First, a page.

The notion of keeping a sketchbook used to intimidate me. Whenever an art teacher would encourage me to carry one with me and record my ideas – and they all suggested it – I felt not the freedom of another creative outlet, but the pressure of another assignment.
I was operating under a lofty notion of what a sketchbook should be. In my mind’s eye I pictured Leonardo’s intricate drawings of catapults and flying machines, anatomical studies and elaborate portraits. It looked like so much work with no possibility of classroom credit or exhibition. Why put so much work into drawings that would stay between closed covers?
Ten years into my professional career, a writer friend introduced me to a different concept of an artist’s sketchbook. In her journal she kept the most random stuff –clippings from newspapers, photos out of magazines, grocery lists, telephone doodles, dream entries, half-thoughts ... and the occasional gem of a story or poem idea.
With my own daily deadline monster to feed, I could no longer afford my scattered approach. I was forgetting as many ideas as I was drawing. And with my most promising germs of ideas recorded on napkins and post-it notes, seldom did these notions have the opportunity to ferment, age, and later present themselves as full-bodied cartoon ideas.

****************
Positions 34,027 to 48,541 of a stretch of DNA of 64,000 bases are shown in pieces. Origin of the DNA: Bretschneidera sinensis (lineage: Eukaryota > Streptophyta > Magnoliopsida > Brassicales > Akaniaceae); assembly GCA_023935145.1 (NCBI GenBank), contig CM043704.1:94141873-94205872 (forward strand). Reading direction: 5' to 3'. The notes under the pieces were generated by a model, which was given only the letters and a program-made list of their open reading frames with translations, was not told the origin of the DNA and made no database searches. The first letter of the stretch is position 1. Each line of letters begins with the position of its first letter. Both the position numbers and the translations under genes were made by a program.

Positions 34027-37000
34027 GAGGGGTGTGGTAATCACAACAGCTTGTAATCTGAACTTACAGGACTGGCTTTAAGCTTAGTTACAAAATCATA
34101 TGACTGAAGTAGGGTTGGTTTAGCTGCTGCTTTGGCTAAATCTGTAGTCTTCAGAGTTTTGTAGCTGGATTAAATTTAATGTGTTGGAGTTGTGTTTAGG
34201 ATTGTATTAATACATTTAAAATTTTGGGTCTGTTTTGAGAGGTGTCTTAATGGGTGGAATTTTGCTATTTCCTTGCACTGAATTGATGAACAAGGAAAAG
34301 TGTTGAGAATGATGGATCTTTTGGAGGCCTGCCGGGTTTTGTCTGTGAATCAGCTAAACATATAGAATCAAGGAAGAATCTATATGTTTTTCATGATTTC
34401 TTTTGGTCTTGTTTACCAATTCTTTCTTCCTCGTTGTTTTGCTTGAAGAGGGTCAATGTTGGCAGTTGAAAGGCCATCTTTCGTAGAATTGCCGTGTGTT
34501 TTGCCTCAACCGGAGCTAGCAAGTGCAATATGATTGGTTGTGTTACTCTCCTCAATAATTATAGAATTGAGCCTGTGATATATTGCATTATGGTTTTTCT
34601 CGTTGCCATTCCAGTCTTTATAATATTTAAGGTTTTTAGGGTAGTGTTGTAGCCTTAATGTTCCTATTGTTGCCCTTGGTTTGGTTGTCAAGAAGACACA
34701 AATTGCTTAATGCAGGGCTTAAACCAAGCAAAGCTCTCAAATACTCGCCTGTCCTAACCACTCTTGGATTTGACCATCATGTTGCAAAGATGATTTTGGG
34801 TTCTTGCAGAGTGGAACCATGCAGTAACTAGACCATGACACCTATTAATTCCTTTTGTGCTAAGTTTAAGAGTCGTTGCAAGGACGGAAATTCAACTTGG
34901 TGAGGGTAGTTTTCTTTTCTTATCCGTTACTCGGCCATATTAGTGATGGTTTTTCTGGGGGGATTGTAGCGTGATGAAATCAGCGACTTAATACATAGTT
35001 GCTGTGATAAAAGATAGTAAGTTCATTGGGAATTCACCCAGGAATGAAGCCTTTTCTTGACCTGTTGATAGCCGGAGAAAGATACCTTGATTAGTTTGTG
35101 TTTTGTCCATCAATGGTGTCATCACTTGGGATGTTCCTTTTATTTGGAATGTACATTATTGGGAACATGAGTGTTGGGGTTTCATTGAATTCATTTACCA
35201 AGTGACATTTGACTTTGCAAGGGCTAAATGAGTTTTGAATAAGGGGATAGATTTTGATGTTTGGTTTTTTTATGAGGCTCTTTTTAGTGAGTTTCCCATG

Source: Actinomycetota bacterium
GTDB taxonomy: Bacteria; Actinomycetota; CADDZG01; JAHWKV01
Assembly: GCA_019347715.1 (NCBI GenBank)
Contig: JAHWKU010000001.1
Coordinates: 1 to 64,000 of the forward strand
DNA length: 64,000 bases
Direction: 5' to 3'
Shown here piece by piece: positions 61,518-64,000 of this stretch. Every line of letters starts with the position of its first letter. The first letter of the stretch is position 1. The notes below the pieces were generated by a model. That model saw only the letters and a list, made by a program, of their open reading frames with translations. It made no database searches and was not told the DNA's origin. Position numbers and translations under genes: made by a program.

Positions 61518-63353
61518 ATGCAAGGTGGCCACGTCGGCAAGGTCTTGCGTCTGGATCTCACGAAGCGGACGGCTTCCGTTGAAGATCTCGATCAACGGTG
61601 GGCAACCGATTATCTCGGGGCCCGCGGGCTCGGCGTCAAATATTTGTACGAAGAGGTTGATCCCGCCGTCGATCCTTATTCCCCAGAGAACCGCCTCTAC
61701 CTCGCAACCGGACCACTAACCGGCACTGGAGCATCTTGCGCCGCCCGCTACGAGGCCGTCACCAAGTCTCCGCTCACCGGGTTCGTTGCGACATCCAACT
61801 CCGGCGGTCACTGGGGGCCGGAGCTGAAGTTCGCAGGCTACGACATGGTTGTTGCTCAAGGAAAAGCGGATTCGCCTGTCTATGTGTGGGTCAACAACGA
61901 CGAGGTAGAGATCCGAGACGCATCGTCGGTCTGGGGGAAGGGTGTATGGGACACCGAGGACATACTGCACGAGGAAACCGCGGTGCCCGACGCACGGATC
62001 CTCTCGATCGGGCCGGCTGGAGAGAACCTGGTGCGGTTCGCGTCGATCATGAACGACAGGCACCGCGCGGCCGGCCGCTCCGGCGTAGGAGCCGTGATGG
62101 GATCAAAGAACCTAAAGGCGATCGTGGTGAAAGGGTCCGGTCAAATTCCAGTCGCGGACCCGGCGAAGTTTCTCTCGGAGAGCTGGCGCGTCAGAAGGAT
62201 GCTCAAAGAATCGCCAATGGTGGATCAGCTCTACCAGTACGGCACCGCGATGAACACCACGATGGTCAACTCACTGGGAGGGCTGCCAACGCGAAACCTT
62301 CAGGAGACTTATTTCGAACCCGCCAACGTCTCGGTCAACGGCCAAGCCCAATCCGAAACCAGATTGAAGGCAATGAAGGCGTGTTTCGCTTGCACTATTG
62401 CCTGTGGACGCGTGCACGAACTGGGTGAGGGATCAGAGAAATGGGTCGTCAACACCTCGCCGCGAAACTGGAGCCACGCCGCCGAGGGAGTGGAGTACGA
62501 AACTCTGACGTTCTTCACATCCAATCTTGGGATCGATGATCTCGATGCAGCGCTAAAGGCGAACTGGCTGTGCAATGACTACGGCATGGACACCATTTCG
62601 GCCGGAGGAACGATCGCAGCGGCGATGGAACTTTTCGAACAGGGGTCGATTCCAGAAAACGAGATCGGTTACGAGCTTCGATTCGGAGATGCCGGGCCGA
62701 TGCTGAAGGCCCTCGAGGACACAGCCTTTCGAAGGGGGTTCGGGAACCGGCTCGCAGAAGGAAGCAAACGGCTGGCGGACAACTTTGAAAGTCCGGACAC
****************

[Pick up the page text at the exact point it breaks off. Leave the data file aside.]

So I began carrying sketchbooks, promising myself that they would never become precious or fussy.
That’s what you’ll see on this blog – notes I’ve taken while reading the paper over coffee, starter sketches, doodles from meetings, whimsical caricatures. Some turn into cartoons for the editorial page. Some wait for me to discover their potential another day.
And now some will hang in the hereafter of cyberspace.
Check back often to peer inside what I'm doodling and drawing in my sketchbook.